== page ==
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File: bdf93df33cf0548⋯.jpg (57.47 KB, 800x450, 16:9, 7c2b4f7eb31f4b04bf925f6596….jpg)

 No.7246[Reply]

What should Marxist-Leninists think about the protests occurring in Iran?

2 posts omitted. Click reply to view.

 No.7254

>>7250

Source? Any proof of this?


 No.7260

>>7250

Clean your mouth every single time you say something on Tudeh.


 No.7268

File: 5bbcab45edb9f20⋯.jpg (299.9 KB, 1062x1500, 177:250, __shana_shakugan_no_shana_….jpg)

This is likely a pro-imperialist provocation, just like the "Green Revolution".


 No.7283

>>7250

>that's a party in exile. They have no connection to events on the ground in Iran.

Hmmmmmm, I wonder why that could be

But unfortunately >>7268 is right, even if there are legitimate proletarian elements of the protests it's clear that they've been hijacked by foreign states.


 No.7409

>>7283

>>7268

I don't know much on these protests, what reasons are there to believe that they're hijacked by western imperialism? Wouldn't be surprised they are, but neither would I if the protests are just genuine, because it seems clear that the freedom of women in Iran is unacceptably limited.




File: fc5b730ab554db2⋯.png (15.52 KB, 315x339, 105:113, invasion of czechoslovakia.png)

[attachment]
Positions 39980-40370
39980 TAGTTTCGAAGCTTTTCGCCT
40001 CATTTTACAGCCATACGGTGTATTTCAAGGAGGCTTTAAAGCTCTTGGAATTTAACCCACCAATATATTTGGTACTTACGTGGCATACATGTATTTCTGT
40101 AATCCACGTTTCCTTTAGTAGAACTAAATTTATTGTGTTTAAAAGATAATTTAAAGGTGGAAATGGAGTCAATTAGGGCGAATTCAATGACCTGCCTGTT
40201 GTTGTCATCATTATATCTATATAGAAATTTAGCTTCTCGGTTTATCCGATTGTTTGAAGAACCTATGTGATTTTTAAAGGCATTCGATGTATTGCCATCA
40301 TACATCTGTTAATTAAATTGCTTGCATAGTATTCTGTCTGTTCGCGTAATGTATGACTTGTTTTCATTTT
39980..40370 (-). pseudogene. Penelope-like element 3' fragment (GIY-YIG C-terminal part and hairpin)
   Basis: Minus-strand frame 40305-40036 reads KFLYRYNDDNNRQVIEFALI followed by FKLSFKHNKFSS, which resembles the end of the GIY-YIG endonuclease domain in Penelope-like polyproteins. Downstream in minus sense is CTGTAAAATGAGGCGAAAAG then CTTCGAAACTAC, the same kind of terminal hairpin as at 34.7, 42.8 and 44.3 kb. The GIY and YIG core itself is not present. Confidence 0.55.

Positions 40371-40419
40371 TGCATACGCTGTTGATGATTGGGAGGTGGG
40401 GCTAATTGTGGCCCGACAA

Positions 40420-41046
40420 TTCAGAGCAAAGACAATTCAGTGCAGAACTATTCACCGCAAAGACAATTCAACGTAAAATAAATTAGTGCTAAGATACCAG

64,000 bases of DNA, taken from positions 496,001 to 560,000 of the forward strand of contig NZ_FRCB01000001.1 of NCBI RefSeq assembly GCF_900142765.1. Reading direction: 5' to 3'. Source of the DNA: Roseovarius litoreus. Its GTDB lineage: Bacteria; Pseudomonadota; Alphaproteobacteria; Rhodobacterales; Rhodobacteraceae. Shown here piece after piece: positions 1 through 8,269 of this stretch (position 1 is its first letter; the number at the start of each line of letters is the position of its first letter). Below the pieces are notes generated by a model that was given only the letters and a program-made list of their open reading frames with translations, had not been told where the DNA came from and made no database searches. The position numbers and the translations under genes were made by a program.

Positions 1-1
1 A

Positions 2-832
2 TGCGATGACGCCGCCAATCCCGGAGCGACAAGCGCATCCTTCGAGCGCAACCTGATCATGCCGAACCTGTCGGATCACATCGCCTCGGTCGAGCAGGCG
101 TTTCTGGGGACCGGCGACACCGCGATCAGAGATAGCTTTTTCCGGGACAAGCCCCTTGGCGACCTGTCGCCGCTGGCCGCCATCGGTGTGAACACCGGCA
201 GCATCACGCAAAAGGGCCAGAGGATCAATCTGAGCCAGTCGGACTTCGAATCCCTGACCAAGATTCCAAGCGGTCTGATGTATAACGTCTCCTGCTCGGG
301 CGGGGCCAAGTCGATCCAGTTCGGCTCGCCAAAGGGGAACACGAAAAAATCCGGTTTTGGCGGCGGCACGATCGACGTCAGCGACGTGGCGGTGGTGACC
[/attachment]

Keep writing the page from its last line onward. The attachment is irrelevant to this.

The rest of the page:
No.7350[Reply]

Hello /marx/ists, I come to you to ask about the Warsaw Pact invasion of Czechoslovakia. Was Dubček really a revisionist jeopardizing the security of the Eastern Bloc? Or was Brezhnev just worried about losing hegemony among the socialist states? I asked on /leftypol/ but the thread is a bit one-sided and I'd like to see more perspectives.

10 posts and 3 image replies omitted. Click reply to view.

 No.7381

>>7357

1. Not that it makes anything the USSR did bad, but you can hardly argue they were not a dictatorship, or very bureaucratic.

2. He DID want democracy though, as in freedom of speech, media, etc. which never existed in the Eastern Bloc. Wanting freedom stops him from being a genuine communist? It also seems obvious that the people of Czechoslovakia were behind his reforms and opposed to the Soviet intervention.

3. It obviously was an imperialist act to prevent the country from slipping out of USSR influence. Stop being so idealistic about the USSR, as if they didn't pursue imperialist goals just as well as the US. Are you going to justify the suppression of the Hungarian revolution like this too? I suppose you think Gorbachev was ebil for wanting more democracy and transparency too?